PARIS (Reuters) - France’s parliament is likely to call in a resolution for a ban on Muslim face veils in public but take longer to turn that policy into law, deputies said on Thursday.
A parliamentary commission studying the sensitive issue, which has been discussed alongside a wider public debate about French national identity launched by President Nicolas Sarkozy, is due to publish its recommendations next Tuesday.
Polls say most voters want a legal ban on full-length face veils, known here by the Afghan term burqa although the few worn in France are Middle Eastern niqabs showing the eyes. Critics say a law would stigmatize Muslims and be unenforceable.
Jean-Francois Cope, parliamentary floor leader for Sarkozy’s conservative UMP party, told France Inter radio said the plan was for “a resolution to explain and then a law to decide.” A parliamentary resolution would not be legally binding.
Andre Gerin, head of the commission, agreed that deputies needed more time to draft a law, but told the daily Le Figaro: “The ban on the full facial veil will be absolute.”
The debate has become entangled in campaigning for regional elections in March, in which Sarkozy’s conservative UMP party hopes to break a near-monopoly of the opposition Socialists, who govern 20 of the 22 regions in metropolitan France.
Parliament was originally expected to pass a law before the election, but the government now wants that after the polls.
Positions cross party lines. The Socialist Party opposes a legal ban but some of its deputies have called for one. Commission head Gerin is a Communist.
Police reports say fewer than 2,000 women in France wear full veils, but deputies such as Gerin — whose constituency in Lyon has many Muslim residents — insist this is a growing trend that Paris must legislate to stop in its tracks.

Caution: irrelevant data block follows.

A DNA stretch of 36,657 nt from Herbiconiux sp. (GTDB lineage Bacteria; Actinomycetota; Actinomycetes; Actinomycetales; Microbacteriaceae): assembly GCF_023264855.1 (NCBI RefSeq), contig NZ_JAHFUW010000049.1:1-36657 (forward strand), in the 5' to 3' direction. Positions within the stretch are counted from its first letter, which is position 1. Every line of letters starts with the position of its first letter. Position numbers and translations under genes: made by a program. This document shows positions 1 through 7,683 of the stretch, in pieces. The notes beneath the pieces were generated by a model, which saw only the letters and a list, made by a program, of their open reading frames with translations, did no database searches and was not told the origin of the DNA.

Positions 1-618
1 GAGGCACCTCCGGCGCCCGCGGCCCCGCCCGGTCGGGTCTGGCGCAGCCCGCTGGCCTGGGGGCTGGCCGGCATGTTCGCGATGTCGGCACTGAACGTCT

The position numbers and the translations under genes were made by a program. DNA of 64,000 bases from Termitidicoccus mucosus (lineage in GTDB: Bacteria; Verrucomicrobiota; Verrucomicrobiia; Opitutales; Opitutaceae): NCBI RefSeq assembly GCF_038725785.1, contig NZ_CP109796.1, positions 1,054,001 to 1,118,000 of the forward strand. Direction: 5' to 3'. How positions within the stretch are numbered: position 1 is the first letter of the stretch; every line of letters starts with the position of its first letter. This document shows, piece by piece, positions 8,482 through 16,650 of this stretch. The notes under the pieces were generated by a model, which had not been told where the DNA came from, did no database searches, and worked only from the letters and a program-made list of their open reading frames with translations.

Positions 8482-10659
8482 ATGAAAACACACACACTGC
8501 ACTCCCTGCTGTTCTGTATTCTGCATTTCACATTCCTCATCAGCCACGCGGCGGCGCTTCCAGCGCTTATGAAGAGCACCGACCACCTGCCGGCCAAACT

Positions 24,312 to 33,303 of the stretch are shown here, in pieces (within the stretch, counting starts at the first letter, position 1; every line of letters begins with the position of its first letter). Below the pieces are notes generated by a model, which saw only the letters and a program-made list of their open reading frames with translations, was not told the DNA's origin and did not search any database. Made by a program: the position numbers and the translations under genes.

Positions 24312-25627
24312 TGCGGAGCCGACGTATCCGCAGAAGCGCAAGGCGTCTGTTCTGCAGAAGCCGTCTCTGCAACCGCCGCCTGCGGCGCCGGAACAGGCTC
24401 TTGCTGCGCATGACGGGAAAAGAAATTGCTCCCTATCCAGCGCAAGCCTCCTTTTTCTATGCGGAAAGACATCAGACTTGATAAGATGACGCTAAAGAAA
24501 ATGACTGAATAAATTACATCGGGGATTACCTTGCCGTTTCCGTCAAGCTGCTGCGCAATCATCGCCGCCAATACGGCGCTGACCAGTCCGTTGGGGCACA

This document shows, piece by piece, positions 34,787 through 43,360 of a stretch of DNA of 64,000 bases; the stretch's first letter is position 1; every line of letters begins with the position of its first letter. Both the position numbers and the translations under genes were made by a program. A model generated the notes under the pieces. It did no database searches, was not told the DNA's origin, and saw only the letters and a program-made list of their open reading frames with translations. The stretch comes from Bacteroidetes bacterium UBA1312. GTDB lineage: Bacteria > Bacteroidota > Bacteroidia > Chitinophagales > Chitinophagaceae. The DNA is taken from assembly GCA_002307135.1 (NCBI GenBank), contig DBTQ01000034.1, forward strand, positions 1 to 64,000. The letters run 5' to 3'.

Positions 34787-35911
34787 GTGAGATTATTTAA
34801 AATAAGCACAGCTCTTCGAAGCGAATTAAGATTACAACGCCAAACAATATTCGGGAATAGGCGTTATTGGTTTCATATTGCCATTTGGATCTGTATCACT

Gerin said France also had to deal with “the French Taliban who force women to be veiled. By ‘Taliban’ I mean the husband, big brother, family, even the neighborhood, because there is a kind of sharia (Islamic law) in some areas. The full veil is the visible part of this black tide of fundamentalism.”
Sarkozy has declared the burqa an affront to women’s dignity and unwelcome in France. Supporters of a ban also justify it on the basis of France’s secular system.
Such arguments appeal to many voters, but Guy Carcassonne, a constitutional expert, said they were on shaky legal ground.
“If it’s only a law banning the covering of faces in public, that should be no problem,” he told Reuters. “If the law is based on secularism or simply directed against the burqa, that could pose a problem.”
Defining where a ban should apply is one headache facing the lawmakers. Some say it should apply on the premises of municipal services but not on the street, which prompts the question of whether a veiled woman could board a city bus.
Another issue is whether police would enforce a complete ban by stopping and fining veiled women on the street, at the risk of protests from the person concerned or bystanders.
Additional reporting by Sophie Louet, editing by Paul Taylor